Athbhaile, The Cobblestone, Tuesday, 22nd and 29th of November at 7pm on RTÉ ONE

ATHBHAILE is a story about family and community. It's the story of how Tom Mulligan turned a pub in inner city Dublin from an early morning house, into a home from home for trad musicians.

Scéal faoi leith is ea scéal The Cobblestone, teach tabháirne speisialta é i gcathair atá ag dul tríd tréimhse claochlaithe cosúil le go leor cathracha eile. Nuair a thagann sé go ceol traidisiúnta a aimsiú san Ardchathair, is é an Cobblestone bun agus barr an scéil.

Thagadh daoine ceolmhara anseo le ceol a sheinnt chomh maith le ceol a chloisteáil agus níos tábhachtaí fós, le comhluadar a fháil i gcathair.

It’s about the history of the Mulligan family’s love for that tradition and the campaign against a planning application to turn it into a hotel bar. As many of Dublin’s most beloved cultural landmarks have been lost over the past few decades to new developments, the Cobblestone bucked the trend, with Dublin City Council turning down the planning request and declaring it a site of cultural importance. But despite that, the fate of the Cobblestone still hangs in the balance.

The Mulligan Family

The Cobblestone in Dublin’s Smithfield has long been a home from home for trad musicians young and old, accomplished and beginner. When Tom Mulligan took over the pub in 1987 it was a local early morning house for the market people of the area. A few years after settling in, he decided to build on the legacy of his father TP, one of the founders of Na Piobairí Uilleann. The future of the community that Tom has created was threatened late last year when a planning application for a 114-room hotel was submitted to Dublin City Council. The Cobblestone would be left with a much smaller space, too small, as far as the Mulligans were concerned, to keep doing, what it had become.

7 nights of the week the Cobblestone caters for the many wonderful and varied musicians that pass through its doors. From sessions to lessons that help musicians graduate to sessions, there was no way that The Cobblestone could survive with less space and capacity. What happened next was one of the most heartening examples of people power seen in Dublin or across the country for many the year. The campaign to save the Cobblestone helped to highlight the story and the application for planning permission to Dublin City Council was refused.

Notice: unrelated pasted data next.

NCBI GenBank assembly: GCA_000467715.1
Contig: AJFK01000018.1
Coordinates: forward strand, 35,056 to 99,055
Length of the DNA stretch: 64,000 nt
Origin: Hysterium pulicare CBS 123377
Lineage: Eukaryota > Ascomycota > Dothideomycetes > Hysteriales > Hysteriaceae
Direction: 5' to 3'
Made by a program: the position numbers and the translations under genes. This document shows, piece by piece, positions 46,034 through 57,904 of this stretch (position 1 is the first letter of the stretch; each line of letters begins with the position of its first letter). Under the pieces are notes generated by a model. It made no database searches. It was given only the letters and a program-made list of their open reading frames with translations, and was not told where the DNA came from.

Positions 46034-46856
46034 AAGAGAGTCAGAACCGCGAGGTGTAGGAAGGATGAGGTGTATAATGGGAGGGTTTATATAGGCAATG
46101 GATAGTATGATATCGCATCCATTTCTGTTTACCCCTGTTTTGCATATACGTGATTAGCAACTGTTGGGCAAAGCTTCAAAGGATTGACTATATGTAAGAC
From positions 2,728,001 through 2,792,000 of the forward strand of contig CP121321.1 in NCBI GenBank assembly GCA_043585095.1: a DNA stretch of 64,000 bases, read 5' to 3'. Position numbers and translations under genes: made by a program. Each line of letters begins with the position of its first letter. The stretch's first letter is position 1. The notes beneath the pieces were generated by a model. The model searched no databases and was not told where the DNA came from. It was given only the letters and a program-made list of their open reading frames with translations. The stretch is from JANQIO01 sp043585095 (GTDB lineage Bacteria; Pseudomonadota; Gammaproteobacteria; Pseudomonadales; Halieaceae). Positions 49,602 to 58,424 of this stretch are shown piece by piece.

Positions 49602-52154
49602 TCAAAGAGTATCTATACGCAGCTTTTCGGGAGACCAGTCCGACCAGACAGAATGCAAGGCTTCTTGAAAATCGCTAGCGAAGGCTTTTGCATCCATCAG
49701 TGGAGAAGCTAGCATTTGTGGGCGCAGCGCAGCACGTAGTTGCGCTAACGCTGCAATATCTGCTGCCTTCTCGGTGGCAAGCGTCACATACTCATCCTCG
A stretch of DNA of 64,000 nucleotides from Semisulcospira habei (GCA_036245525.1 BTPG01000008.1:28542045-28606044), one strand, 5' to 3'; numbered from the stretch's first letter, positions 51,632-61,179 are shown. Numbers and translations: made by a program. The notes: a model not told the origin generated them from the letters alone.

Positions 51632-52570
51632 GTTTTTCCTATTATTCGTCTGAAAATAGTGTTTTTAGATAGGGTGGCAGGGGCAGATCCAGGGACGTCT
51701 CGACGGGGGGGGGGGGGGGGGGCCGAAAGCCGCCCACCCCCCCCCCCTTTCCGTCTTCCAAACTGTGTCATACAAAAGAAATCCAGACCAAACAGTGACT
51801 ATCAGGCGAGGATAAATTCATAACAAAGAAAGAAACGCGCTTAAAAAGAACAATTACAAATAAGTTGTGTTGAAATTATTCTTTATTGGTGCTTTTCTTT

We need your consent to load this rte-player contentWe use rte-player to manage extra content that can set cookies on your device and collect data about your activity. Please review their details and accept them to load the content.Manage Preferences

When Tom Mulligan first saw the planning application on the pub door, he felt ready to accept its fate. But after a campaign that saw two marches with thousands taking to the streets of Dublin, over 700 letters sent to Dublin City Council, and a petition signed by over 35,000, he now feels that he has a duty to save the pub’s legacy for future generations.

The Mulligan family speak candidly about their journey over the past year and their surprise at the outpouring of support when news of the planning application became public. They know, too, that this story will have many twists and turns before it’s over. Tom says he’s positive it will survive because he says he has to stay positive. But his wife Pauline has witnessed the sleepless nights and along with their two daughters, Síomha and Méabh, and their son Tomás, she is not confident the Cobblestone will be here this time next year.

Ó thraidisiún go teaghlach, tugann Athbhaile: The Cobblestone ar aistear pearsanta muid i dteach Uí Mhaolagáin chomh maith leis an tacaíocht a fuair siad ó mhuintir na cathrach.

For Dubliners this story has also served to highlight the many treasured parts of the city that have been disappearing over the years. For the traditional Irish music community in Dublin, the Cobblestone is one of only two trad houses left in the city. The people who call this pub a "drinking pub with a music problem" are the heartbeat of this documentary, opening up their sessions and lessons to the cameras and reflecting on what makes this unique Dublin landmark so special, and why they intend to keep fighting for its survival.

Athbhaile – The Cobblestone, RTÉ ONE – 7pm, 22nd November and 29th November.